**Figure 6.**Frequency responses of the best lowpass and highpass filters evolved using GP, GPGARMS, GPRMS, and GPRPE in the perturbed-parametric environment: (

**a**) Frequency response distribution of the best filter evolved using standard GP. (

**b**) Frequency response distribution of the best filter evolved using standard GPGARMS. (

**c**) Frequency response distribution of the best filter evolved using standard GPRMS. (

**d**) Frequency response distribution of the best filter evolved using standard GPRPE.

**Figure 7.**Robustness of highpass filters evolved by GP, GPGARMS, GPRMS, and GPRPE. For (

**a**,

**b**), lower values correspond to higher robustness. (

**a**) The average Type-I robustness defined in Section 3.5. (

**b**) The average Type-II robustness defined in Equation (5).

**Figure 8.**Evolved robust lowpass and highpass filters with complexity much lower than the filters evolved without considering robustness in the fitness in Figure 2 and Figure 4. (

**a**) Topology of the most robust lowpass filter with only 13 evolved components using GPRMS. (

**b**) Topology of the most robust lowpass filter with only 16 evolved components using GPRMS. (

**c**) Equivalent analog circuit of the most robust lowpass filter in (

**b**).

Total Population Size: 2000 (400/400/400/400/400) | Number of Subpopulations: 5 |
---|---|

Migration interval: 5 generations | Migration size: 30 individuals |

Max tree depth: 8 | Crossover probability: 0.7 |

InitTreeDepth: 3–5 | Standard mutation probability: 0.1 |

Flag bit mutation rate: 0.1 | Swapping-tree mutation rate: 0.1 |

Tournament size: 7 | Parametric mutation probability: 0.5 |

Max evaluations: 1,000,000 | Flag mutation probability: 0.3 |

Pool size of elite individuals: 20 | Elite pool update frequency: 5 generations |

Total Population Size: 200 | Max Evaluations: 500,000 |
---|---|

Number of parents in crossover: 3 | Family size: 2 |

${\sigma}_{\zeta}$: 0.1 | ${\sigma}_{\eta}$: 0.1 |

SPI: 10 | Perturbation noise percentage: 20% |

**Table 3.**The performance and robustness of evolved lowpass filters using GP, GPGARMS, GPRMS, and GPRPE.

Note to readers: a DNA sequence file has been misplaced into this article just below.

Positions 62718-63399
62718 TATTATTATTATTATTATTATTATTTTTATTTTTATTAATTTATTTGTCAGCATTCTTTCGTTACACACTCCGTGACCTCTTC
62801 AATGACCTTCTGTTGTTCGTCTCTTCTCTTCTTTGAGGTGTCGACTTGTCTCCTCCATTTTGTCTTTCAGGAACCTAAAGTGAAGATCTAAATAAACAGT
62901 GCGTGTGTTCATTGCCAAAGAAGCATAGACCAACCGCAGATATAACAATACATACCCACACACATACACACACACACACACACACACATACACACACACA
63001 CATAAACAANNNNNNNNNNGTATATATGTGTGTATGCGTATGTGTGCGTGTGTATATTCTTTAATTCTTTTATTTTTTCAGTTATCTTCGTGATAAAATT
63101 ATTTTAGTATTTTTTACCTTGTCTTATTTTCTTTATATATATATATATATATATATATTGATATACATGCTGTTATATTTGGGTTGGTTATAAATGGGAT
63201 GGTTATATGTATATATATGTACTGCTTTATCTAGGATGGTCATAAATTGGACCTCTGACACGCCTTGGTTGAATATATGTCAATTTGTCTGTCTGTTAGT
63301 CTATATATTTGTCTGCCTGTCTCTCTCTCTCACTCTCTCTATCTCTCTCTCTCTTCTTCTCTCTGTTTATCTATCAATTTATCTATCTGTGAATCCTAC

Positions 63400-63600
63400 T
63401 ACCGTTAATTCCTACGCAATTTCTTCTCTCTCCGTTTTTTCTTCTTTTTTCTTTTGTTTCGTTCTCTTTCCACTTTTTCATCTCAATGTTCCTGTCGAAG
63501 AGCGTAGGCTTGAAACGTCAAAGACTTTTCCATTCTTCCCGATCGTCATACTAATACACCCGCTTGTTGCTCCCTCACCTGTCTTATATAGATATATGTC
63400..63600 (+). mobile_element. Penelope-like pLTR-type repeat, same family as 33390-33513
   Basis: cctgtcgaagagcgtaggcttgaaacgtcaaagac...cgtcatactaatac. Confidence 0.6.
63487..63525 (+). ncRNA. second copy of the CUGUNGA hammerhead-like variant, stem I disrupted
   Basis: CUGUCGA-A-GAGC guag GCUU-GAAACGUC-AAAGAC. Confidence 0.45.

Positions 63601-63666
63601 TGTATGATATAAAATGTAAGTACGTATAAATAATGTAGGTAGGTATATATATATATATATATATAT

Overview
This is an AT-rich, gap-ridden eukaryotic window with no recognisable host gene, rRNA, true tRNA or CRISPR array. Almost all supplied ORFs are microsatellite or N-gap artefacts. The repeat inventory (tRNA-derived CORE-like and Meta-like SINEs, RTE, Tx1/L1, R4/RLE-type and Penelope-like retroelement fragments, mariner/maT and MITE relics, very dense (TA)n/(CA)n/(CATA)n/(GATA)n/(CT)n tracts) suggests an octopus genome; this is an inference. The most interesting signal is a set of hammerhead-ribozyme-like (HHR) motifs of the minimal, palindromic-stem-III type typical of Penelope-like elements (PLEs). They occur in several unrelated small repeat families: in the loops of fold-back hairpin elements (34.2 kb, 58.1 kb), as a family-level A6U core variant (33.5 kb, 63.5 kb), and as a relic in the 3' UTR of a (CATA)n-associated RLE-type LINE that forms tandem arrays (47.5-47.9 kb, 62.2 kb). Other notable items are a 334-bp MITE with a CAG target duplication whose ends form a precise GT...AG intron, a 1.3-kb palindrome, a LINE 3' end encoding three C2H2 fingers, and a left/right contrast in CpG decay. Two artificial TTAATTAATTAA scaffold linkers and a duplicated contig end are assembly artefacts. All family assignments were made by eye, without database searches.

Perturbation Magnitude | 0.1 | 0.2 | 0.3 | 0.4 | 0.5 | ||||||
---|---|---|---|---|---|---|---|---|---|---|---|

Mean | Stderr | Mean | Stderr | Mean | Stderr | Mean | Stderr | Mean | Stderr | ||

${f}_{robustI}$ | GP | 36.57 | 5.55 | 40.04 | 5.00 | 45.33 | 4.56 | 54.68 | 4.25 | 61.91 | 4.06 |

GPGARMS | 65.16 | 6.60 | 50.08 | 6.05 | 64.33 | 3.66 | 73.85 | 3.84 | 79.81 | 5.28 | |

GPRMS | 48.83 | 3.99 | 51.36 | 3.67 | 56.09 | 3.46 | 63.91 | 3.52 | 72.71 | 3.72 | |

GPRPE | 14.08 | 2.65 | 19.64 | 2.22 | 27.25 | 1.82 | 37.51 | 1.81 | 48.98 | 2.21 | |

${f}_{robustII}$ | GP | 2.44 | 0.40 | 5.59 | 0.79 | 14.37 | 1.61 | 30.20 | 2.83 | 42.78 | 3.76 |

GPGARMS | 5.42 | 1.85 | 10.81 | 1.72 | 18.18 | 2.12 | 33.57 | 1.85 | 54.05 | 4.45 | |

GPRMS | 1.35 | 0.34 | 4.58 | 0.54 | 13.58 | 1.05 | 28.46 | 1.95 | 40.88 | 2.64 | |

GPRPE | 3.92 | 0.46 | 8.13 | 0.78 | 20.85 | 3.75 | 30.89 | 2.36 | 43.11 | 2.92 |

**Table 4.**The sizes of filters evolved using four algorithms with different numbers of fitness evaluations. Each algorithm was run 10 times. * A total of 1,000,000 function evaluations are required to do 100,000 actual fitness evaluations.

Algorithm (Fitness Evaluations) | 1 | 2 | 3 | 4 | 5 | 6 | 7 | 8 | 9 | 10 | Mean | Stdev |
---|---|---|---|---|---|---|---|---|---|---|---|---|

GP (100,000) | 34 | 26 | 35 | 24 | 14 | 20 | 24 | 25 | 26 | 46 | 27 | 8.9100 |

GP (500,000) | 46 | 47 | 37 | 47 | 57 | 40 | 40 | 45 | 48 | 79 | 51.7500 | 15.3200 |

GPRMS (100,000) * | 28 | 15 | 36 | 21 | 28 | 14 | 43 | 26 | 31 | 20 | 26.2000 | 9.1100 |

GPRPE (1,000,000) | 67 | 36 | 46 | 36 | 37 | 57 | 29 | 63 | 27 | 36 | 43.4000 | 14 |

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**MDPI and ACS Style**

Li, S.; Zou, W.; Hu, J. A Novel Evolutionary Algorithm for Designing Robust Analog Filters. *Algorithms* **2018**, *11*, 26.
https://doi.org/10.3390/a11030026

**AMA Style**

Li S, Zou W, Hu J. A Novel Evolutionary Algorithm for Designing Robust Analog Filters. *Algorithms*. 2018; 11(3):26.
https://doi.org/10.3390/a11030026

**Chicago/Turabian Style**

Li, Shaobo, Wang Zou, and Jianjun Hu. 2018. "A Novel Evolutionary Algorithm for Designing Robust Analog Filters" *Algorithms* 11, no. 3: 26.
https://doi.org/10.3390/a11030026